When it comes to choosing countertop materials for kitchens and bathrooms, Corian and quartz are two popular options worth considering. Both offer durability, style, and functionality, but they differ in composition, appearance, maintenance, and cost. Understanding the key differences between Corian and quartz countertops can help homeowners select the best material for their needs and budget.
What is Corian?
Corian is a solid surface material made from acrylic resin and natural minerals. It was first introduced by DuPont in 1967 and continues to be a leading brand of solid surface today. Some key facts about Corian:
- Made of approximately 1/3 acrylic resin and 2/3 natural minerals like bauxite, aluminum trihydrate and pigments
- Non-porous so resists staining
- Available in a wide range of colors and patterns
- Can be custom fabricated into seamless countertops and sinks
- Repairable if damaged – scratches and scorches can be sanded away
- Backed by a 10 year limited warranty
Corian offers a sleek, contemporary look and feels smooth and warm to the touch. It can be molded into custom curved shapes unlike more rigid materials like natural stone. While scratches and cuts can appear over time, Corian can be renewed by sanding and polishing. It’s a medium price point material, costing $$-$$$ per square foot installed.
What is Quartz?
Quartz countertops are engineered stone made from approximately 90% ground natural quartz crystals mixed with about 10% polymer resins and pigments. It is VOC-free and does not emit radioactive radon gas. Key features:
- Made of about 90% ground quartz and 10% polymer resins
- Very hard and durable
- Resists scratches, stains, burns better than other materials
- Non-porous so repels water
- Available in wide range of colors and patterns
- Does not need to be sealed
- Low maintenance
- Backed by warranties of 10-15 years
With a granite-like beauty, quartz offers consistent color and patterning but requires less maintenance. Quartz does not need to be sealed and keeps its luster for years. It’s more flexible for kitchen surfaces than natural stone. Small scratches can occur but quartz does not need polishing or refinishing work. Higher priced than Corian, installed quartz countertops cost approximately $$$ to $$$$ per square foot.
Both Corian and quartz offer good durability and longevity in kitchens. As an engineered material, quartz rates higher on durability tests than the acrylic-based Corian.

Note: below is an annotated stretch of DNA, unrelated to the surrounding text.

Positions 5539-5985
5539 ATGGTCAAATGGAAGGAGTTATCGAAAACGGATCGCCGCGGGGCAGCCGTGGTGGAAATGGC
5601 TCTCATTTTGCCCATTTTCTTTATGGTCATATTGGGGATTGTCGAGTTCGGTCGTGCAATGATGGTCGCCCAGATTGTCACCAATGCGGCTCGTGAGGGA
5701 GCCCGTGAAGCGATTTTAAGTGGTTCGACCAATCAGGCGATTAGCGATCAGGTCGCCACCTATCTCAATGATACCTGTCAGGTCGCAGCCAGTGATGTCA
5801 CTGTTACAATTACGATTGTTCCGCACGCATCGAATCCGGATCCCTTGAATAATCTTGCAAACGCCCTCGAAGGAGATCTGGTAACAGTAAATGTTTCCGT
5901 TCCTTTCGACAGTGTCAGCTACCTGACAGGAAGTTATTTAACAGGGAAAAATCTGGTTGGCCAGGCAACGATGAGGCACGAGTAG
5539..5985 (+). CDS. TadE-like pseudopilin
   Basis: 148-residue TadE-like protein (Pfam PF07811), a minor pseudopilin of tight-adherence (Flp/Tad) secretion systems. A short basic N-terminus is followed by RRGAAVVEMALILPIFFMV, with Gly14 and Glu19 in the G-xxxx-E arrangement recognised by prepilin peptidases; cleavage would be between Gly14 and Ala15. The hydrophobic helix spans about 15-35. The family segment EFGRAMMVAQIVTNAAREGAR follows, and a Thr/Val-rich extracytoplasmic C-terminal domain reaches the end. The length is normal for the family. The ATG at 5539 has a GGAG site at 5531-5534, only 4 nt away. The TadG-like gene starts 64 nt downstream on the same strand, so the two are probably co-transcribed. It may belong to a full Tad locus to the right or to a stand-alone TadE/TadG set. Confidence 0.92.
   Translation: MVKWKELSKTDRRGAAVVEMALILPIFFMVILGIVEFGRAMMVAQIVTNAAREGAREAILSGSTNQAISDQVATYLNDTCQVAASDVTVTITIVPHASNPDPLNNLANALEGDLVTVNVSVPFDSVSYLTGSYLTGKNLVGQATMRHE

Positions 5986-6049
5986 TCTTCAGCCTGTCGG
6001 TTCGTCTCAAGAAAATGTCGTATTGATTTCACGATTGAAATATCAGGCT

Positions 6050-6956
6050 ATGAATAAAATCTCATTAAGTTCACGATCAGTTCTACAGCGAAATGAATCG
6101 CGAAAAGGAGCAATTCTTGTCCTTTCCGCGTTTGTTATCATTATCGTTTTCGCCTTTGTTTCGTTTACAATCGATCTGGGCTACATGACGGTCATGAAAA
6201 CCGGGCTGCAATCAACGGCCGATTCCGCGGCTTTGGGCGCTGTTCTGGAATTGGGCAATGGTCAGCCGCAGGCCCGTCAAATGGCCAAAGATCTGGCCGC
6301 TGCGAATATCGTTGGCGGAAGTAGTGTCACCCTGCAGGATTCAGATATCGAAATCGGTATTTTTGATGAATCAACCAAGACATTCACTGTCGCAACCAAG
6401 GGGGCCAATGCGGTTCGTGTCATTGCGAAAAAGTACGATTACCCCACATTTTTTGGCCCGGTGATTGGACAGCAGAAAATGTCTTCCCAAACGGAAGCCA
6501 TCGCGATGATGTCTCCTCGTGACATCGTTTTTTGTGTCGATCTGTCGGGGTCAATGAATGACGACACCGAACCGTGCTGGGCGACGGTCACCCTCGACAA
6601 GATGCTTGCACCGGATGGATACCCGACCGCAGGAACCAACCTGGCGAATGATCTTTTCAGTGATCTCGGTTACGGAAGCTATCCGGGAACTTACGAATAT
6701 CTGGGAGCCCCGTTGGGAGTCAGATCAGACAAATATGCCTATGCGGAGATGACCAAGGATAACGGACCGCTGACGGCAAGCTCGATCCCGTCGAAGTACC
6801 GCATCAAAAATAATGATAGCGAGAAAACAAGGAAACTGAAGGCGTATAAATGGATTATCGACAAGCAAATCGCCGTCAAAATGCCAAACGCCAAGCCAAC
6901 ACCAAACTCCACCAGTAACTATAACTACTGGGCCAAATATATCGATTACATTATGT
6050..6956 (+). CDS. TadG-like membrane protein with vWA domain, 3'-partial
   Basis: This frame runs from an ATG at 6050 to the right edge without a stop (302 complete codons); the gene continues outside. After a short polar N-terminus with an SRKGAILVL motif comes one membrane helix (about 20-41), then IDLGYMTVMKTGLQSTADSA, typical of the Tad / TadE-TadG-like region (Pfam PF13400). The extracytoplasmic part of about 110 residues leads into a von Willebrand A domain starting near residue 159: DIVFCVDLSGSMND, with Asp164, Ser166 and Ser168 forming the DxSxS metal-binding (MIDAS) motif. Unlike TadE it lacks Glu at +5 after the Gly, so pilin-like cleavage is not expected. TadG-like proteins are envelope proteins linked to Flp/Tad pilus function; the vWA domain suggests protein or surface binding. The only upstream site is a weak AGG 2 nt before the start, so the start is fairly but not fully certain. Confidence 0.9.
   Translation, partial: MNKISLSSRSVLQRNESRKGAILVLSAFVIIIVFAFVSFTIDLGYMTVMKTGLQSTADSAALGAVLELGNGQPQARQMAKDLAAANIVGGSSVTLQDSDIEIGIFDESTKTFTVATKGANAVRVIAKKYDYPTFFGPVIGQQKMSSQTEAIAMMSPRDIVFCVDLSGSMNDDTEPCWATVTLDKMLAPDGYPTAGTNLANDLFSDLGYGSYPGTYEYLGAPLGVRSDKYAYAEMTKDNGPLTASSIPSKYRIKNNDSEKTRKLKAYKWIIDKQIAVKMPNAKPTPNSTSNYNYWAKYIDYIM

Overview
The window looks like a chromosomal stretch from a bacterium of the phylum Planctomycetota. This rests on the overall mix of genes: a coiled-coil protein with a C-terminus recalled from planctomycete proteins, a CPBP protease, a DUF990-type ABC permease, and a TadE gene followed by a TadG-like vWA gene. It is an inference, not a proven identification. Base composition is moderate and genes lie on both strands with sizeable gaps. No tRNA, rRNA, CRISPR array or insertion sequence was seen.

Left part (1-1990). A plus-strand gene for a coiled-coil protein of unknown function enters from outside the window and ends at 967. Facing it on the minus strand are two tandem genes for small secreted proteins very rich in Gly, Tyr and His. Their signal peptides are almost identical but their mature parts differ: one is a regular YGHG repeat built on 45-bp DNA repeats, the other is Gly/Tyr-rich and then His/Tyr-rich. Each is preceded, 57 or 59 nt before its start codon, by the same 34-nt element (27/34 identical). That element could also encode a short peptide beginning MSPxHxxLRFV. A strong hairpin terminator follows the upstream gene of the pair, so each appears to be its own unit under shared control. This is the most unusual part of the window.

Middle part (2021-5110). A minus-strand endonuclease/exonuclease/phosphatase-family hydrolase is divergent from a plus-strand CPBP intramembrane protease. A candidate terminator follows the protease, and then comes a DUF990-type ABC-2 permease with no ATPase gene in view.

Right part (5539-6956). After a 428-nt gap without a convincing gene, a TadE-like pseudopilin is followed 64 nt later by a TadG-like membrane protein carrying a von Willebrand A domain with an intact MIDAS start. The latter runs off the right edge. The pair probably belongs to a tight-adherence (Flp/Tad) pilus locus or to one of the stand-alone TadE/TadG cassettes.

On the Mohs hardness scale, quartz ranks around 7 out of 10, similar to natural granite. Corian is softer, rating 3-4 on the scale. This means quartz resists cuts and scratches better than Corian over time. However, Corian can be resurfaced to remove damage.
Quartz has excellent heat tolerance, unaffected by temperatures up to 300°F. Corian can withstand heat up to 175°F before possibly blistering or discoloring. Both should have trivets used for hot pans.
With non-porous surfaces, both Corian and quartz resist staining quite well. Spills are less likely to absorb into the material. However, some chemicals and dyes can temporarily stain both if not wiped up quickly.
A benefit of Corian is that minor damage like scratches and scorches can be sanded away by a professional. Seams can also be filled if they crack apart. Repairs are harder with quartz as the material is more rigid. But quartz rarely needs repairs under normal use.
Corian and quartz come in a diverse array of colors and patterns to suit any design aesthetic.
Corian offers over 100 colors and patterns including bright solids, muted stones, abstract designs, metallics, and more.
Quartz counters come in a wide range of colored flecks and veins in different patterns mimicking natural stone. There are hundreds of options.
Corian can be shaped into rounded, curved edges not possible with quartz. Beveled, bullnose, and ogee edges can be created seamlessly with Corian.
Quartz has more limited edge profiles – typically square, rounded, beveled, or eased. Intricate edge detailing is harder to achieve.
Corian can be fabricated into large pieces giving a smooth, continuous appearance. With few or no seams, it can better mimic the look of natural stone.
Quartz seams are generally more visible between pieces since natural quartz slabs come in smaller widths.